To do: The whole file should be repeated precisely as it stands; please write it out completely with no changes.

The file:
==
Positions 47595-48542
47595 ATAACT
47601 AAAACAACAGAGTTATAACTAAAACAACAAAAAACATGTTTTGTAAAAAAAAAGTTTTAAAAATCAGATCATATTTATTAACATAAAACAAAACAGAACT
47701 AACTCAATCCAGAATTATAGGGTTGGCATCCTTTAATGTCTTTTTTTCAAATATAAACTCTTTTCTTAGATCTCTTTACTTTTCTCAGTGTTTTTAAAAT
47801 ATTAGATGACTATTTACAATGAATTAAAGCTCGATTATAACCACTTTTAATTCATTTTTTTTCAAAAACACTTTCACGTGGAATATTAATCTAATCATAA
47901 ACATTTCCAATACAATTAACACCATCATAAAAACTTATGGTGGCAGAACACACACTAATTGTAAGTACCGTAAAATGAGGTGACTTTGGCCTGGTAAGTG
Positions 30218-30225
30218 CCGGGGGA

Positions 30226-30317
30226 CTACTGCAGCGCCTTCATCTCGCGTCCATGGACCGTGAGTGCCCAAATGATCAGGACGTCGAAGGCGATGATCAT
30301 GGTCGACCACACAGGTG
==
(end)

Positions 47595-48542
47595 ATAACT
47601 AAAACAACAGAGTTATAACTAAAACAACAAAAAACATGTTTTGTAAAAAAAAAGTTTTAAAAATCAGATCATATTTATTAACATAAAACAAAACAGAACT
47701 AACTCAATCCAGAATTATAGGGTTGGCATCCTTTAATGTCTTTTTTTCAAATATAAACTCTTTTCTTAGATCTCTTTACTTTTCTCAGTGTTTTTAAAAT
47801 ATTAGATGACTATTTACAATGAATTAAAGCTCGATTATAACCACTTTTAATTCATTTTTTTTCAAAAACACTTTCACGTGGAATATTAATCTAATCATAA
47901 ACATTTCCAATACAATTAACACCATCATAAAAACTTATGGTGGCAGAACACACACTAATTGTAAGTACCGTAAAATGAGGTGACTTTGGCCTGGTAAGTG
Positions 30218-30225
30218 CCGGGGGA

Positions 30226-30317
30226 CTACTGCAGCGCCTTCATCTCGCGTCCATGGACCGTGAGTGCCCAAATGATCAGGACGTCGAAGGCGATGATCAT
30301 GGTCGACCACACAGGTG